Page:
You now need to install this certificate on the OWA for the Exchange server ( See Image below)

  1. Open IIS Manager on the Exchange Server
  2. GO to Sites & select the site that hosts the OWA , in most instances it is the Default Website
  3. Click on Bindings in the Actions Menu on the right hand side.
  4. You should two https Types You will need to apply the certificate to both
  5. Highlight the first https & select edit a Window will pop up
  6. Under SSL certificate , use the drop down menu to select the certificate you just created
    Sadly I could not figure out a way to give it a friendly name so you may have duplicate entries of Internal.domain.local
    Select each one & click View to view the certificate & confirm that you have selected the correct certificate
    The correct certificate will have a validity date of one year from today
  7. Repeat 5 & 6 above for the other https
  8. Restart IIS & you should be done


The other SAD part is that I could not figure out how to assign the certificate for more than one year.

If anybody can figure that out please post on our Facebook page

I hate this nonsense of doing this every year
























Microsoft Exchange 2010 or 2007 Service Pack Installation Error

clock September 23, 2010 22:19 by author RakeshB

Unable to remove product with code 6574fdc2-40fc-405a-9554-22d1ce15686b. 
Unable to remove product with code 6574fdc2-40fc-405a-9554-22d1ce15686b.
Fatal error during installation. Error code is 1603.
Fatal error during installation


  1. Stop the "Microsoft Exchange Search Indexer" service and the "Microsoft Exchange Transport Log Search" service.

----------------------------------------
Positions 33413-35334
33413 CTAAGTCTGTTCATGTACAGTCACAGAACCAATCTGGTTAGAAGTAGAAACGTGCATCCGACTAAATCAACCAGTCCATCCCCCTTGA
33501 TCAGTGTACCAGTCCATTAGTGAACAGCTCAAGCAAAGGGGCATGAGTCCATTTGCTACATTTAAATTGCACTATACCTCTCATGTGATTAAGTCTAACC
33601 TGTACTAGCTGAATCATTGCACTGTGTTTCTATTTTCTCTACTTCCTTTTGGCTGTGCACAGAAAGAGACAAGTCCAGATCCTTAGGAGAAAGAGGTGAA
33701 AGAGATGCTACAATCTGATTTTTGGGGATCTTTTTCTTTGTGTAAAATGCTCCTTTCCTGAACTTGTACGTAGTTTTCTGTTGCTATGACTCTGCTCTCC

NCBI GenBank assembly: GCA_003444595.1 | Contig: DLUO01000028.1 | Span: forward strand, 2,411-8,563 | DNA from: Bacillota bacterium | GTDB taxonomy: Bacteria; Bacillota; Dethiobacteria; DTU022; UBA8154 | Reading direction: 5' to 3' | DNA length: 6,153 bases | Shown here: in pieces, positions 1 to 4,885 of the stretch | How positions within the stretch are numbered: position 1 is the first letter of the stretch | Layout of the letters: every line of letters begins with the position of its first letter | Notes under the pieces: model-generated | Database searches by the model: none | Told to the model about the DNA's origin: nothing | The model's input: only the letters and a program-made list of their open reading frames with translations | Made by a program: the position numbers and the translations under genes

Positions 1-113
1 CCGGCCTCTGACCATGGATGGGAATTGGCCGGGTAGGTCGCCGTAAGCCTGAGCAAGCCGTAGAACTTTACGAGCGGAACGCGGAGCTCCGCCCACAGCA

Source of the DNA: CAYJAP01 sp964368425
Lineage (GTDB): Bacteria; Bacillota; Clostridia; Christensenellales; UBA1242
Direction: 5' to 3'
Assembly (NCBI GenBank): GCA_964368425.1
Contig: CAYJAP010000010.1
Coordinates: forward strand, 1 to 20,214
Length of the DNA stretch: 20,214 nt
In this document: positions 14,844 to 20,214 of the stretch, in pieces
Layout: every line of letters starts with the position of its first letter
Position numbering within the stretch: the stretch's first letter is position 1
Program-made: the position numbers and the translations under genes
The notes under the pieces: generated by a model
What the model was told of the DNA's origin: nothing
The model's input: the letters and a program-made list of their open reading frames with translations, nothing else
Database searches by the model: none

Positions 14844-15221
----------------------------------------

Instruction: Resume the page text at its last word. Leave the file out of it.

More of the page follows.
2. Remove the Microsoft Full Text Indexing Engine for Exchange using msiexec.exe /X {6574fdc2-40fc-405a-9554-22d1ce15686b}
  3. Refer to http://consumer.installshield.com/kb.asp?id=Q111019 for additional causes.

Exchange 2010 New Features: Archive Mailbox

clock September 23, 2010 20:02 by author RakeshB

Archive Mailbox is one of the many welcoming features in Exchange 2010 Server. This feature solves issues related to PST files which gives headache for any exchange admins.

Let me explain how archive mailbox feature will address the existing problems.

  • There is no company which doesn’t have staff using PST files. Archive mailbox gets rid of PST files by giving the user an additional mailbox.
  • PST files are local to the user’s machine, gets corrupted easily and is hard to include the files in backup. Archive mailbox sits in the same mailbox database as the user’s main mailbox and can be included in the backup easily.
  • Archive Mailbox is available in Outlook as well as Outlook Web App (OWA), which is a huge improvement. Users can access their email archive irrespective of where they are.
  • Archive Mailbox is included as part of the Exchange Enterprise CALs and hence no extra cost is required (for those who have ECALs).
  • Retention policies can be set for emails/folders in the archive mailbox.
  • User has the option to search for emails in archive only or both primary & archive mailbox.
  • Archive Quota can be set separate to the primary mailbox.
  • Emails in existing PSTs can be dragged into the archive mailbox very easily.
  • Users get Conversation View scoped to archive mailbox as well.
  • The archive and primary mailbox share the same user account.
  • Only one archive mailbox can be configured for a user.
  • Archive mailbox gets created on the same mailbox database as the primary one, which is a drawback. Future service packs might bring the option to create the archive mailbox in a different database.
  • The default quota warning for the archive mailbox is 10GB, which can be changed.
  • All in all, it is good news for admins as they don’t have to worry about issues like a lost laptop with PST files in it, corrupted PSTs etc.